Runnymede: the American Bar Association's 
monument to Magna Carta

A sensible way of remedying this would have been to hold a design competition and choose the best idea, but time was short and instead councillors Paul Tuley (a finance consultant) and Derek Cotty (a former production manager for The Bill television series) took matters into their own hands. In May/June 2014 they formed a limited company called Runnymede Magna Carta Legacy where they were joined on the board by Paul Beck, an economist/businessman and later by Ronald Enticott, a chartered accountant.

In September 2014 they announced that the company would be raising funds to erect a 16-foot bronze statue of Britain's current monarch, Queen Elizabeth, at a cost of £350,000.

"I think the Queen is the perfect example of being a monarch and what our monarchy has achieved," Cotty told the media, posing in front of a small model of the proposed statue.

However, a statue of the Queen was an incongruous way of celebrating the 800-year anniversary since it appeared to turn the basic principle of Magna Carta – the curbing of royal power – on its head. 

One of the first to criticise the royal statue plan was Dr Matthew Smith, curator of Egham Museum nearby. He recalled that once, when the Queen's father, King George VI, was being driven through Runnymede he had thrown his arm out of the window of his car and exclaimed "that’s where it all started" in frustration at the latest infringement on royal powers by the Churchill government of 1944. A newspaper report of Smith's criticisms continued:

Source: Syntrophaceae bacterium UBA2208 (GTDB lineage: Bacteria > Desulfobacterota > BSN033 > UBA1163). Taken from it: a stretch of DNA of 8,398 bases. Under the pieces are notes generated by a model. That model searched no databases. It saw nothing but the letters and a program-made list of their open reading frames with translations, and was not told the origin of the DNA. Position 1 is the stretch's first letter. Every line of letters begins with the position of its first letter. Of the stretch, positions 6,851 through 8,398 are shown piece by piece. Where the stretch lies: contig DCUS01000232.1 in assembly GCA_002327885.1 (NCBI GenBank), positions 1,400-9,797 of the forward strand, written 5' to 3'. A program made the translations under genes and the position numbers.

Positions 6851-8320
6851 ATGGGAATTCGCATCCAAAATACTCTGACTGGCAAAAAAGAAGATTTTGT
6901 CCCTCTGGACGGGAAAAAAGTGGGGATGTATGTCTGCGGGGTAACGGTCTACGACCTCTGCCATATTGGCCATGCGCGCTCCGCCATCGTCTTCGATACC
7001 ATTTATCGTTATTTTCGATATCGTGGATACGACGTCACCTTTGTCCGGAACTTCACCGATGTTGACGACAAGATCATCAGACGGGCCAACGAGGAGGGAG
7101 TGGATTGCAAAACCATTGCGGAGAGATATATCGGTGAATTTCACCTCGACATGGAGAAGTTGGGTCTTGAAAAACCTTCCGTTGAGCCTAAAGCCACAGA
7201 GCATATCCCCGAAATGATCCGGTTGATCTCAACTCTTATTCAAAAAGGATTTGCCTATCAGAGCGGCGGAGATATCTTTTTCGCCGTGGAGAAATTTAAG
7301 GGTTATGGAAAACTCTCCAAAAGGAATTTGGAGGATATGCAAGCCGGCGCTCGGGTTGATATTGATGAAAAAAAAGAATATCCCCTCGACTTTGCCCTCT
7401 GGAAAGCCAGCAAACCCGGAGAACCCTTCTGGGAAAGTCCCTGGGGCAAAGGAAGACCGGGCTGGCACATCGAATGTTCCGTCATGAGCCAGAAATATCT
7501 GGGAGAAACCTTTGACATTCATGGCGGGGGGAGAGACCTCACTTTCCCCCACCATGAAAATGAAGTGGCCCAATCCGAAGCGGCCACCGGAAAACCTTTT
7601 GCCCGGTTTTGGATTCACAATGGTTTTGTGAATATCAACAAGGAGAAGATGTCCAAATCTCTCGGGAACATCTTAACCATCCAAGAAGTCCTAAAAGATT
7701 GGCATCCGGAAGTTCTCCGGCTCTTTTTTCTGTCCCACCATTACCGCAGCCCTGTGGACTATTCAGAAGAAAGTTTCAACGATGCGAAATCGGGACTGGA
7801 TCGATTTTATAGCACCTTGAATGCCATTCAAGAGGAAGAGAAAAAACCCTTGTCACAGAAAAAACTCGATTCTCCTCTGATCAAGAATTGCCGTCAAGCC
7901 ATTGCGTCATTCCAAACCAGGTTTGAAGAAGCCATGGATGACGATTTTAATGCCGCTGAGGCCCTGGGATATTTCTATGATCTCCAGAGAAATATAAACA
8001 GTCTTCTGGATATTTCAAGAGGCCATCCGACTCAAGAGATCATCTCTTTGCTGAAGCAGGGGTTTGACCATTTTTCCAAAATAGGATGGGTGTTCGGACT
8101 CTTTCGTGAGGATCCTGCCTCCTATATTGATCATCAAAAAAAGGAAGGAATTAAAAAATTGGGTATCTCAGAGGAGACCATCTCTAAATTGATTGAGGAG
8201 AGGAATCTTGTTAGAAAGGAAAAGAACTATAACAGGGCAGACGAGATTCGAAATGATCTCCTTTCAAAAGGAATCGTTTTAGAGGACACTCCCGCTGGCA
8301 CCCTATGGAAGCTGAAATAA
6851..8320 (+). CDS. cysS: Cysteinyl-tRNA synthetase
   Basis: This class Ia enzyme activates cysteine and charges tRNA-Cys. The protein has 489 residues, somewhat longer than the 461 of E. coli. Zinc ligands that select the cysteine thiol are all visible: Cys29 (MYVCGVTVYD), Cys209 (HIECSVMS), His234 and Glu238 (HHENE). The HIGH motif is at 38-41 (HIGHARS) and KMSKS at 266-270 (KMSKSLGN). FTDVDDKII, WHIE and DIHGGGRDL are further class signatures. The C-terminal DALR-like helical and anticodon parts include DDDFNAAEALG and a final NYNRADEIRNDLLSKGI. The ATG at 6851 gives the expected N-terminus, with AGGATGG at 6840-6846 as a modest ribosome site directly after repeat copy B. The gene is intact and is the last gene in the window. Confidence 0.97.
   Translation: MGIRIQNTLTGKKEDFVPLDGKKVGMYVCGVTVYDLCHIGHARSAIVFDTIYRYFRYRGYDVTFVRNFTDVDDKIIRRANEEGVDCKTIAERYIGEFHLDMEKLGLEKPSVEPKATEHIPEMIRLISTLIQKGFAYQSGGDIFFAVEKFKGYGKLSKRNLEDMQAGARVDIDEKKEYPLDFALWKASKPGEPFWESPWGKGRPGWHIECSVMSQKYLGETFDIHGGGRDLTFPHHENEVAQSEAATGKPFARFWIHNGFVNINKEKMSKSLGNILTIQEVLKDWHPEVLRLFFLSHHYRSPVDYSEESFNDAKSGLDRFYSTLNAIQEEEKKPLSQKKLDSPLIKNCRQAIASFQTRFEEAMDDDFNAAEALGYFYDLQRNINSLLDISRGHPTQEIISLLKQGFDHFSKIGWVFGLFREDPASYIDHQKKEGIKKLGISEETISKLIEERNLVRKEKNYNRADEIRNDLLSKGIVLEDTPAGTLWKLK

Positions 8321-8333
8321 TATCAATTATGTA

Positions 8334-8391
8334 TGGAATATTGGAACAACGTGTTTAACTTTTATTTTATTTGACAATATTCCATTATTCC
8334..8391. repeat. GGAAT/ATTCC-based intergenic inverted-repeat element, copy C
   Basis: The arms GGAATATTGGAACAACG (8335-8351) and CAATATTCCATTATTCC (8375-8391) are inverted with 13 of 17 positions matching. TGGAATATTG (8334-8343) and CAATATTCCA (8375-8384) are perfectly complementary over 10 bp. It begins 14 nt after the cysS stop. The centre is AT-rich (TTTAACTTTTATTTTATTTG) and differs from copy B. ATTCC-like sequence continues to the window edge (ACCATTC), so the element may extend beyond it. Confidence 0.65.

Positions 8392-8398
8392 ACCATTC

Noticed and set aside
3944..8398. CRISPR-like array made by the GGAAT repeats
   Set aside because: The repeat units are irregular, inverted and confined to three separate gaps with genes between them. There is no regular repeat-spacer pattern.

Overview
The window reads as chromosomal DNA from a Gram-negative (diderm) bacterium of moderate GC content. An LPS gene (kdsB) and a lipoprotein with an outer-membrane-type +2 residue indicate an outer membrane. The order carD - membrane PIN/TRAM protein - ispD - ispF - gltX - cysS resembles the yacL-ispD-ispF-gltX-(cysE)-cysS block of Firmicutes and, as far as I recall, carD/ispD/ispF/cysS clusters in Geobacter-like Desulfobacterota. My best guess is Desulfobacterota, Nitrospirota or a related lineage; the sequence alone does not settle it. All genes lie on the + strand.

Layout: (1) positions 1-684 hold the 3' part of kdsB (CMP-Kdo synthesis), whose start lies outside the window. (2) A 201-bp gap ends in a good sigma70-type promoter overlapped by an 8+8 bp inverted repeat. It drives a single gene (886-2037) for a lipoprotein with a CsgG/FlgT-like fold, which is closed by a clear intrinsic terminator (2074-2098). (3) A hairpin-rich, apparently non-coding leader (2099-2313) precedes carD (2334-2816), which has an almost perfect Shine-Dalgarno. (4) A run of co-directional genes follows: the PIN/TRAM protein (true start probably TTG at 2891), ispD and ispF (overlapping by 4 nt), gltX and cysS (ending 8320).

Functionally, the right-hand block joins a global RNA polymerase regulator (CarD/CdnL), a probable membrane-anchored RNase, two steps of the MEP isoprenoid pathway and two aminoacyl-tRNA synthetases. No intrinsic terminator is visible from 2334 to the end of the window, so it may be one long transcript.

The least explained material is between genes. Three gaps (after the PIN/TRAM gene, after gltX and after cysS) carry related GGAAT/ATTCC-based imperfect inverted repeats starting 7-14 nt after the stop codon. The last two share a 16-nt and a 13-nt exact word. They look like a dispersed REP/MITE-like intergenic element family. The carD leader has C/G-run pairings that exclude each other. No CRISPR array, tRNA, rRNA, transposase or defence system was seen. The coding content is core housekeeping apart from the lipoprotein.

“The story of the monarchy is intricately bound up with that of Magna Carta but not in a way that often reflects positively on the crown,” he told the Herald & News.

“For centuries radicals and reformers have reached for Magna Carta to defend or expand rights in opposition to the monarch or government ...

“Are we risking giving the suggestion, intentionally or not, that our rights are a gift of the crown and not the culmination of centuries of struggle by those often in opposition to the state?”

A two-week "public consultation" process followed, which elicited 31 objections and only 21 declarations of support. One angry resident told the local press: 

"I find it utterly bizarre and ridiculous that a statue of a monarch should be erected near land which has so many connotations with democracy, justice, liberty and the rights of the ordinary person, all of which have been vigorously opposed by royalty since before 1215."

A collection of other comments from residents can be found here

Regardless of the objections, Runnymede council announced that the statue "would be accepted as a gift". In the meantime, though, the plan had run into a snag that almost scuppered it: although the statue was a gift, the council could be liable for the cost of maintaining and insuring it, at an estimated cost of £8,300 a year. Furthermore, the council's own insurers were refusing to provide cover, citing the high cost of the statue, its proximity to the river and the risk of vandalism.

That difficulty was apparently resolved when Councillor Tuley (of Runnymede Magna Carta Legacy Ltd) announced that a new insurer had been found and a "legacy fund" would be provided to cover maintenance and insurance costs.